“I am interested in capturing the experience of creating a portrait by retaining gestural marks of enquiry in the final piece, celebrating the physicality of the medium, whether the is paint, charcoal or clay.
“I have shown work at the National Portrait Gallery and The Scottish National Portrait Gallery with the 2017 BP Portrait Award. I have also exhibited with the New English Art Club, the Royal Society of British Artists, The Society of Women Artists and the Pastel Society at the Mall Galleries in recent years.
“I am delighted to be a member of the Contemporary British Portrait Painters, one of the resident artists at the Oxford Old Fire Station. I organise the annual Jericho Artweeks Lecture in Oxford, run weekly portrait workshops and am current chairman of the Oxford Art Society, all of these opportunities provide me with the experience of working alongside other artists which I find a great impetus and inspiration.” Lucy Stopford
About Peter Monkman
Since winning the BP Portrait Award in 2009 with a depiction of his 12 year old daughter as ‘The Changeling’ Monkman has always been interested in how appearances can be captured revealing more complex notions of identity. Monkman had a solo show at the Lightbox in Woking (2019) which represented 10 years worth of Head Boys and Girls at a public school. As non-commissioned portraits, the series aimed to question how young people may be perceived within an institutional setting where the uniform acts as a signifier but the face reveal many more vulnerabilities. More recently Monkman has been breaking down appearances in portraits by exploring the abstract qualities of materials using layering to evoke another world beyond physical likeness.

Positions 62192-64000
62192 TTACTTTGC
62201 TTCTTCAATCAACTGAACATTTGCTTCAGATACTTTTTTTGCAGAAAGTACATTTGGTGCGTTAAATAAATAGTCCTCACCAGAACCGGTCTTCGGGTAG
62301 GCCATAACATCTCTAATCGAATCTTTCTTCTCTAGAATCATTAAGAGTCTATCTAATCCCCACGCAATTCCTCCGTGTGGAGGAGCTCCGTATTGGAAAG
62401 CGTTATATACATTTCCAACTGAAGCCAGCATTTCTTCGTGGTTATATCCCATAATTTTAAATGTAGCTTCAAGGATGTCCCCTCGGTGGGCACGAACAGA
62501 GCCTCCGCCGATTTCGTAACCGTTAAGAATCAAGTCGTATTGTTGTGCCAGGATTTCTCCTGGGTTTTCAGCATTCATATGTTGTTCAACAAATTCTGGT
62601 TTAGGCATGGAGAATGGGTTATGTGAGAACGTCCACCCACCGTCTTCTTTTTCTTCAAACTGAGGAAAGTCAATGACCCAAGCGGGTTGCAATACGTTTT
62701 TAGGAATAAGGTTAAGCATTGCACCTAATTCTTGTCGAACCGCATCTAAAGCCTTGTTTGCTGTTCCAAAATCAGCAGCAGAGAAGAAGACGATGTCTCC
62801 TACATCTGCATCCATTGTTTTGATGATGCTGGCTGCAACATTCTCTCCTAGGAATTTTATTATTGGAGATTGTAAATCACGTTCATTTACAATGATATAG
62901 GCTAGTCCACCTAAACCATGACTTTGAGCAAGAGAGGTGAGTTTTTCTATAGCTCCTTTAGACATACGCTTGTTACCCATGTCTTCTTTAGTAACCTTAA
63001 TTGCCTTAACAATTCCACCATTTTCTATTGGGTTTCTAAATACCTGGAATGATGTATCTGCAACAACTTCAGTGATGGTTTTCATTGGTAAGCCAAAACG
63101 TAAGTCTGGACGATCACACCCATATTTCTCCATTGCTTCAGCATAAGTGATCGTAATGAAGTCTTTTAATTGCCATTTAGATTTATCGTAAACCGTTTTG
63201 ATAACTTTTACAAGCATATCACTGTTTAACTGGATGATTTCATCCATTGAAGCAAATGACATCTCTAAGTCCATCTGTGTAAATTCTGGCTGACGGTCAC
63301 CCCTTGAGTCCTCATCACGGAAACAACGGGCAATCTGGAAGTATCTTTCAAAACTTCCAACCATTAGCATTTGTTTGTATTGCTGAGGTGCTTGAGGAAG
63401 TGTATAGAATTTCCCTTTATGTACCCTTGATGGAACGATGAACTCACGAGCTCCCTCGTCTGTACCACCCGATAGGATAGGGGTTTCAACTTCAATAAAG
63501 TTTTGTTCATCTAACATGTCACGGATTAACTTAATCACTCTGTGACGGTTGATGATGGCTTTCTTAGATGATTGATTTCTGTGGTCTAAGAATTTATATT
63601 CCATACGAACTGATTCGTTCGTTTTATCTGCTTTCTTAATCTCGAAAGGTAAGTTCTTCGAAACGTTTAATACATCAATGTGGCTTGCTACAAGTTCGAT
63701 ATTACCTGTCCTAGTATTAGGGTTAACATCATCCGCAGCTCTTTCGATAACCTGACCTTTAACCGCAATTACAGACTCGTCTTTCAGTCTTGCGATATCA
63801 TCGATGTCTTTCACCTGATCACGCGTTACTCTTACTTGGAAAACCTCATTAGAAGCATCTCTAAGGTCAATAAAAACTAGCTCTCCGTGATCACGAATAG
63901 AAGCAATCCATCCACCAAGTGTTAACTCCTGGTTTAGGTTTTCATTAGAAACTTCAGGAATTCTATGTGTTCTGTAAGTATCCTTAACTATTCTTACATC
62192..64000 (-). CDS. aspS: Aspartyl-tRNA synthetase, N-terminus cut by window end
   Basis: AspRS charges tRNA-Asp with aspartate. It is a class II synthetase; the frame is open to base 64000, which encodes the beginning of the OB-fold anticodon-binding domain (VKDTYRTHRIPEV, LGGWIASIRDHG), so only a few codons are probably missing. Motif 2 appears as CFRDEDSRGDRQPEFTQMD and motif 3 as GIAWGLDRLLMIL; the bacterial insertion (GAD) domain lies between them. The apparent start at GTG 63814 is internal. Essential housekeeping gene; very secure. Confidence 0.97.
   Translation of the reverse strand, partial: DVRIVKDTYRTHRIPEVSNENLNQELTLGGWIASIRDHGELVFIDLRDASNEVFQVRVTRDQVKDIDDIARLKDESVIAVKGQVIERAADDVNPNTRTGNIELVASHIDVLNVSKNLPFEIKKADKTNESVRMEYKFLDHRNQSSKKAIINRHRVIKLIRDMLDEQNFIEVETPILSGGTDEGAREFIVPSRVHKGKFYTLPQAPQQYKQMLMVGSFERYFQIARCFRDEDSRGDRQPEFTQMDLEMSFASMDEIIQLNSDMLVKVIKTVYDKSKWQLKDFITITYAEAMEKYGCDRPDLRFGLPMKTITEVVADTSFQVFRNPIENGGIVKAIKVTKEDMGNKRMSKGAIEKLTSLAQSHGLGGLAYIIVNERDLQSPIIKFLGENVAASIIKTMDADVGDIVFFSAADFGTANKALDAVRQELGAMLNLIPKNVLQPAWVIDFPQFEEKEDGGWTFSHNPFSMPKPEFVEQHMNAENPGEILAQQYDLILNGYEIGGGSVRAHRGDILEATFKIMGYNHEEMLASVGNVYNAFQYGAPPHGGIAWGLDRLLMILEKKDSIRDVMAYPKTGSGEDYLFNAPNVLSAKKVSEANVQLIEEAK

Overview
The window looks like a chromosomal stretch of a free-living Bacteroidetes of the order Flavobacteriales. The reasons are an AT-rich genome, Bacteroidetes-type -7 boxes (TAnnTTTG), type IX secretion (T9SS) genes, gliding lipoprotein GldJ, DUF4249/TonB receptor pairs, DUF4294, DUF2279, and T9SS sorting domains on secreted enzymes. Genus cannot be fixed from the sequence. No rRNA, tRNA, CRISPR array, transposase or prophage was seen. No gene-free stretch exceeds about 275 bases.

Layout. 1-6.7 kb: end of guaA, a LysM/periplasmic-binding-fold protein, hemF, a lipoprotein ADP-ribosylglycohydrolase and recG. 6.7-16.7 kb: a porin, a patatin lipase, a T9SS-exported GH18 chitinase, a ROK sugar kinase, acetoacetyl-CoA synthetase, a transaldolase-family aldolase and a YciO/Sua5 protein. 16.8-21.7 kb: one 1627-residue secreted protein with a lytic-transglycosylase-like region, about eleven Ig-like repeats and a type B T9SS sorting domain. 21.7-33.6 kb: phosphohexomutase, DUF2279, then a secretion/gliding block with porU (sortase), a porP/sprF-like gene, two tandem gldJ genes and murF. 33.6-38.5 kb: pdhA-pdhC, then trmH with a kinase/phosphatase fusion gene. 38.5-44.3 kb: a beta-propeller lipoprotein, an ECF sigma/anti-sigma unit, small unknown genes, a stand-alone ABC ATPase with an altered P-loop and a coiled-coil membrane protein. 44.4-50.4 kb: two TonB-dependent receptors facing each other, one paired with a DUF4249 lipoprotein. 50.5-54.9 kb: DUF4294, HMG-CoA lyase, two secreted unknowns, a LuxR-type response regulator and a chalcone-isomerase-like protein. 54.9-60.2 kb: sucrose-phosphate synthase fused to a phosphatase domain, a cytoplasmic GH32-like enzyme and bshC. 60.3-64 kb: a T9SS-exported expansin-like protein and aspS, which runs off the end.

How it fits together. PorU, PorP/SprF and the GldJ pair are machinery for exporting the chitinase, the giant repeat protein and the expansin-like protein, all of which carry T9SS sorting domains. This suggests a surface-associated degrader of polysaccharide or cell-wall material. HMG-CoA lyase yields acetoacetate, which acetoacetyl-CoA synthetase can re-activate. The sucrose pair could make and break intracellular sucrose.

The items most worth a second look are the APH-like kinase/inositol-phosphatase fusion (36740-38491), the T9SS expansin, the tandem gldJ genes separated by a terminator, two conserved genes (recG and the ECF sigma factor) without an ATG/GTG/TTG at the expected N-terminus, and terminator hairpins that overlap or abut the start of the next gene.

Monkman has exhibited widely including the Watts Gallery, the Threadneedle Prize at the Mall and the Jerwood Drawing Award as well as being a regular feature in the BP Portrait Awards.
In June 2015 a major portrait commission by Monkman of Children’s author Julia Donaldson was unveiled at the National Portrait Gallery.